Alice Jones: Act I, Scene II, Row P

Click to follow

Are you sitting comfortably? You soon will be, in Stratford-upon-Avon, at least. Yesterday, the Royal Shakespeare Theatre took delivery of 1,040 new seats for its theatre, the latest stage in the £112.8m redevelopment of the home of the Bard, ahead of its grand reopening in November.

Fresh from Italy, the new seats are manufactured by Poltrona Frau, which has previously designed seats for Ferrari and Maserati. As such, they claim to offer "comfort within a tight seat envelope", "curved foam cushions providing good lower back support" and, alarmingly, "rapidly deployable foldaway seats" – for those looking to making a Formula 1-style speedy exit from a particularly turgid History Play, perhaps.

There will be, improbably, 24 types of seat, ranging from the narrower cheap seats to wider "superseats", and 70 per cent will have arms. Arms! Just imagine. A machine has been busily stimulating a decade of wear and tear, or "sitting and tipping", and now, one year on, the month-long installation process can begin. All of which rather puts Cleopatra's burnish'd throne in the shade.

You can see why they've gone to such an effort. The discomfort of our older theatres is a well-worn tale. The West End is a particularly egregious offender with its sub-Ryanair leg-room, moth-eaten upholstery and squeaky springs. Two years ago at the press night for The Deep Blue Sea at the Vaudeville Theatre, one critic was brought back down to earth with a bump when his aisle seat collapsed under him in a pile of dusty plush and woodworm. Given the choice, who wouldn't rather luxuriate in the padded grey thrones of the National Theatre or the Royal Court's leather recliners, over the ratty, red creakers of the West End?

But I wonder whether the RSC is missing the point a little with its luxury car seats. Shouldn't it be more concerned with the suspension of our disbelief than simply our suspension? Indeed, its focus on creature comforts could be seen as out of touch with the theatrical vogue for discomfiting audiences at every possible opportunity.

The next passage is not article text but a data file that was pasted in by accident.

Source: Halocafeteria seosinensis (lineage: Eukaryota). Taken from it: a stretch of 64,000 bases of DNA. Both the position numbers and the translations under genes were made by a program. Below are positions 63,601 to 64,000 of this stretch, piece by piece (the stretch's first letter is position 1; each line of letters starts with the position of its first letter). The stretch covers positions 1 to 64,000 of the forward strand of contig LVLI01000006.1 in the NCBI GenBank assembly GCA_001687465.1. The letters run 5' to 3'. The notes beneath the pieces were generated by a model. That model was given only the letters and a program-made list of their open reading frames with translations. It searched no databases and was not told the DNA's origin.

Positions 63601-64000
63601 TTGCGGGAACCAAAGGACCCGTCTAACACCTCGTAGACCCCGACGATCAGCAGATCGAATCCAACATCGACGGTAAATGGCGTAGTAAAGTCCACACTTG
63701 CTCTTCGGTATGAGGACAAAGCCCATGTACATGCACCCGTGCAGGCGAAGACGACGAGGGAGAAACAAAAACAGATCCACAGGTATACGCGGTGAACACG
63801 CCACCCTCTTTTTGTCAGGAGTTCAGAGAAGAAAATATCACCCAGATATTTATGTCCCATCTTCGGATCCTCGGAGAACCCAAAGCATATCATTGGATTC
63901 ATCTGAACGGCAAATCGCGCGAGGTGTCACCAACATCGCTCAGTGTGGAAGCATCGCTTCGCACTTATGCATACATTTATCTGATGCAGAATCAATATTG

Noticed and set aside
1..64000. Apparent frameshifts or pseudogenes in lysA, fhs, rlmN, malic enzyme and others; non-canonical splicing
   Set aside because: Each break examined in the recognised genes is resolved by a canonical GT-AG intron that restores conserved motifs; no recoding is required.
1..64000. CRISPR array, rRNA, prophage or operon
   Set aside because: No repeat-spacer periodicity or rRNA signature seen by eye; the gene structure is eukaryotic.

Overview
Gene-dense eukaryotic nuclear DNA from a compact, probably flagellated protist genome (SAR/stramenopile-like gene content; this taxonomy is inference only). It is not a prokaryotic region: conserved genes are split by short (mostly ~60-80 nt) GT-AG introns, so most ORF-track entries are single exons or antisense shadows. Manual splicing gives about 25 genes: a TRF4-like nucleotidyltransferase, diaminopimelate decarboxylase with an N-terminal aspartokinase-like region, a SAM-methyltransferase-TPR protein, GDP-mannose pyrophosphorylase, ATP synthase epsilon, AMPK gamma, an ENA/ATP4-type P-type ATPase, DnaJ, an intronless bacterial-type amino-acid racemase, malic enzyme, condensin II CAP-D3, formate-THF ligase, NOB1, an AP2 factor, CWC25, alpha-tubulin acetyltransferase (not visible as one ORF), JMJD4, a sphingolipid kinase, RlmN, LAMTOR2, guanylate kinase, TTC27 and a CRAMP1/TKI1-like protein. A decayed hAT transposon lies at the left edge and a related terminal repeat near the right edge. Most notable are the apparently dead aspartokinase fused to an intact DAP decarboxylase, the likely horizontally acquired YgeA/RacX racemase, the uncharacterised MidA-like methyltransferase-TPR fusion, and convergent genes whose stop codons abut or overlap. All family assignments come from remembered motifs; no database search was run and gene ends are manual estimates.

Last week, I found myself watching a play while seated on a folding chair in a King's Cross car park, lightly misted with drizzle. Five hundred others joined me. Since the theatre company Punchdrunk burst on to the scene with a production of Faust in a dank and dripping Wapping warehouse in 2006, there have been plays in railway tunnels, derelict buildings and on the backs of lorries, with audiences forced to sit on freezing-cold rooftops, or trail around pitch-black basements – sell-outs, every one.

These are extreme cases, where the oddity of the experience is part of the appeal, but it holds true for more conventional theatre, too. Audiences will put up with a little inconvenience – from stiff joints to incipient hypothermia – if they think that a play is worth it. How else to explain the eternal scrapping for groundling tickets at Shakespeare's Globe? At the Royal Court, always playfully flexible with their space, I've perched on high white stools and crouched on cardboard boxes, just to be closer to the action. And every year, the Edinburgh Fringe plays out like a month-long endurance test, packing punters on to rock-hard benches in tinny Portakabins like so many sardines.

It's hardly scientific but I'm pretty sure that you could plot a graph of fidgeting audience versus quality of play: the more shifting around in the stalls, the less excitement on the stage. Those initial fumbles with coats and handbags and grumbles about leg-room ought to melt away once the drama starts to unfold.

Theatre-goers are a remarkably resilient bunch – happily sitting through day-long Nicholas Nicklebys, standing in the rain for Romeo and Juliet and following actors down murky tunnels so long as there is a good show at the end of it. It's the same impulse that will attract 177,500 revellers to Glastonbury this weekend – rain, shine or mudslide – to see the greatest music show on earth. Like any regularly benumbed theatre-goer, then, I welcome the RSC's new commitment to comfort and armrests. Just as long as it remembers – the play's the thing.